Mutton - The Great English Meat

Discussion in 'Cookery' started by Stonker, Feb 5, 2013.

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  1. Now, time was that mutton (meat from a sheep older than two years) was the meat of choice for the Englishman's dining table (hence so many pubs called the Shoulder of Mutton)

    I am told it has a brilliant flavour, but (aside from really slow-cooked middle-eatern scoff, possibly involving goats) I haven't ever had mutton cooked in the English style, apart from my own efforts, which - with the best will in the world - were far from tender, and thus went down not at all well with 'er indoors, nor did they find favour with 3 teeenage carnivores.

    Prompted by the Slow Cookers thread, here I am looking for sensible suggestions.

    Over to you lot. (I hope)
  2. Grumblegrunt

    Grumblegrunt LE Book Reviewer

    wellington lived on roasted mutton, martin from corrie road says - slow roast it then whack the heat up and shove a giant yorkshire pudding under it to absorb the juices.

    a lot depends on the cut but a slow roast will stop it being chewy. 40 mins on high then hours on low.
  3. Try Scotch Pies, they're made with mutton and are luvverly!
    • Like Like x 2

  4. That's a raw one..... the jocks like them battered and deep fried.
  5. They really aren't.
    • Like Like x 2
  6. It's going to depend on the cut of course. I find that for most meats, a hot blast (200) for 15 - 30 mins followed by 30 mins a lb at 180. For larger or tougher joints like brisket then go for 45 mins / lb at 160. Less fatty joints can be foil wrapped after teh blast. Always choose a joint that has a good bit of fat on it as it is the fat that carries the flavour and keeps it moist.

    Well that's my view anyway.
  7. Cover the meat and roast it slower for longer. Keep it moist, start it off with half a glass of wine or water in the bottom of the tin and every time you drain the juices top up the wine/water again.

    Trouble with the UK is it's Lamb or Mutton. There's nothing in between like Hoggart. So some of the meat is a bit old to be classified as Lamb and a bit young to be called Mutton.
  8. Allow me to help - you can get Hogget through this fella Salt Marsh Lamb


    P.S. Scotch pies? Unacceptable!
  9. Try this one:
    Roasting potatoes quartered
    Lean mutton meat cut to the same size as the potato
    Few sprigs of rosemary,
    A Fúck ton of olive oil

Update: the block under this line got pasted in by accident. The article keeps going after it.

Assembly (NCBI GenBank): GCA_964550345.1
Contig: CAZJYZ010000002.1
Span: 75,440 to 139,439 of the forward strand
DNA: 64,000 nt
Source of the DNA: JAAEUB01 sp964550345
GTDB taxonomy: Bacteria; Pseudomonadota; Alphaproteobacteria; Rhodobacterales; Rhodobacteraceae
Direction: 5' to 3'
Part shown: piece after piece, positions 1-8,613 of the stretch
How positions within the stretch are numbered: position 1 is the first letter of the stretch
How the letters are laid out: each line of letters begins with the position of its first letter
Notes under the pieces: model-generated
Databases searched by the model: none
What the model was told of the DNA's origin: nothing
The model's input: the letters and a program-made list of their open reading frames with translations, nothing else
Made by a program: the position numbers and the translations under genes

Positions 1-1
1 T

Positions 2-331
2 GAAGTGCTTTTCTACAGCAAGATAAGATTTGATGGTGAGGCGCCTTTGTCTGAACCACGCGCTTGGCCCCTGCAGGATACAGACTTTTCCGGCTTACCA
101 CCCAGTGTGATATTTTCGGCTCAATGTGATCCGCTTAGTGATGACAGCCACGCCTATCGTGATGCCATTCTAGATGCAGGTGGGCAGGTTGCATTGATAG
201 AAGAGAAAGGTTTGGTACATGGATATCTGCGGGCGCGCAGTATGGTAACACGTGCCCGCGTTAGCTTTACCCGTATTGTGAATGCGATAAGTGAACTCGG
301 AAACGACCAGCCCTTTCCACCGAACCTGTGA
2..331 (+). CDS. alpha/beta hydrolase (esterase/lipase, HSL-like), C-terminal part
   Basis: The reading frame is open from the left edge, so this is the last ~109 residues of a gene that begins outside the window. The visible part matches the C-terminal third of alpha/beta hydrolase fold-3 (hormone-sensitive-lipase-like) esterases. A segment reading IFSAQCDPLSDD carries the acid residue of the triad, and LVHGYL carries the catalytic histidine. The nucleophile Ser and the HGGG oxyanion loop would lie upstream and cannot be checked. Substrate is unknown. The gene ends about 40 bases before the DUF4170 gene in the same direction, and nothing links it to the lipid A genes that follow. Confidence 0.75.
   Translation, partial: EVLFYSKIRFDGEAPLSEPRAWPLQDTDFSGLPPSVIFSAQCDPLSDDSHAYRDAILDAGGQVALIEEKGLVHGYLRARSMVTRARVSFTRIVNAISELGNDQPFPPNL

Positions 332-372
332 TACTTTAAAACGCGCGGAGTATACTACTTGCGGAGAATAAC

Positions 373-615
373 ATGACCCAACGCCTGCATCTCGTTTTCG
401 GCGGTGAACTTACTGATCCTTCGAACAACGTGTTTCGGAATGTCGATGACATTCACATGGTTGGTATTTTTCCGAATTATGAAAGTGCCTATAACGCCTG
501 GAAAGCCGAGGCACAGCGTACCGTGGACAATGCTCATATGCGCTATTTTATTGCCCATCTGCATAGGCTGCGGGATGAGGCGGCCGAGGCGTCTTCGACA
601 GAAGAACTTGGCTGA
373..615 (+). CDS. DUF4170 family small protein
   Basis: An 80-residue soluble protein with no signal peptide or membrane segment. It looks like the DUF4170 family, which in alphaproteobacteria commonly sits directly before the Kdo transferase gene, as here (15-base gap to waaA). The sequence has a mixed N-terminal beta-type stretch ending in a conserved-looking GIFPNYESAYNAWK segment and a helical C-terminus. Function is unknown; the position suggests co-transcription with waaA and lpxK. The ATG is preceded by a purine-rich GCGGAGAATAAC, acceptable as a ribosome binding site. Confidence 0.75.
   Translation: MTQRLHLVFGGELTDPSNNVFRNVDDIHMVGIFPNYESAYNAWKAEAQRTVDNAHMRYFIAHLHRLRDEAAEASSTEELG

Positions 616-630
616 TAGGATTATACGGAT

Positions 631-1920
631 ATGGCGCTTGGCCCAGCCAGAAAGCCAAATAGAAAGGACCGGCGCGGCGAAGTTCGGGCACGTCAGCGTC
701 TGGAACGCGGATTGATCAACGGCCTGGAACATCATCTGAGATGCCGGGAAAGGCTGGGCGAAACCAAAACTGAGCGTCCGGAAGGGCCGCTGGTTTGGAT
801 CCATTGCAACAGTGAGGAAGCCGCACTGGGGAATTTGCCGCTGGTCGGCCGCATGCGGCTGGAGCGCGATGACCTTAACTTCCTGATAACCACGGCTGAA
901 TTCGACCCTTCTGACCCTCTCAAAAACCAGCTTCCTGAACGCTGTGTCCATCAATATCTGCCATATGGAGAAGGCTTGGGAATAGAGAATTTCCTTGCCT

Mix together in a bowl so oil covers the lot. Throw on to a roasting dish, spreading it out in to one layer. Chuck-on big lumpy pieces of rock salt and pepper corns. Place in the top of a really hot oven for 30 minutes then stir around to get coloured all over and return to the oven. Remove when the potatoes are done. Serve with some bread to mop up the oil straight from the dish. It's crispy, the lamb is fibrous and tender and it is generally yummy.
    • Like Like x 1
  10. Curry.

    The only thing better than mutton in a curry is goat.
    • Like Like x 2
  11. Mebbe.

    But this thread's about finding ways to cook mutton that is delicious without currying it.
  12. Mutton is over 3 years old. Put in a deep roasting tin, season the meat, place a couple of peeled onions and carrots round it. Add a cup of red wine and water. Cover with bacofoil and roast at 160c for 2 hours. Remove from the oven, take off the foil, drain the liquid for gravy. Add more water / wine and carry on roasting at 140c until very tender. The slower you cook the tenderer the meat. When cooked let it rest for at least 30 minutes before carving. Traditionally served with caper or bread sauce but just as nice with mint sauce.
  13. Ah so, loundeye....

    Garlic, rosemary, olive oil, rock salt. Brown the leg of mutton in a large pan then viciously attack it with a knife, stabbing it repeatedly. Rub the oil in and sprinkle with salt as well as shoving bits of garlic and rosemary into the holes. Stick in a covered roasting tin with an inch of water in the bottom and do on high heat for 30 minutes, then turn down to 140 deg C and let it roast slowly for around 6-8 hours. Two hours before serving, chuck in your whole onions, spuds, sliced carrots and chopped celery. The liquid makes a good gravy once thickened with Bisto or a roue.
  14. Used to be available - when Mrs GB was young, she ate hogget as a family meal regularly. You can still find it in Asian shops, although it seems mostly to be halal. Personally, I prefer mutton - not much good for kebab or similar, but when slow-roasted or casseroled, it's fantastic.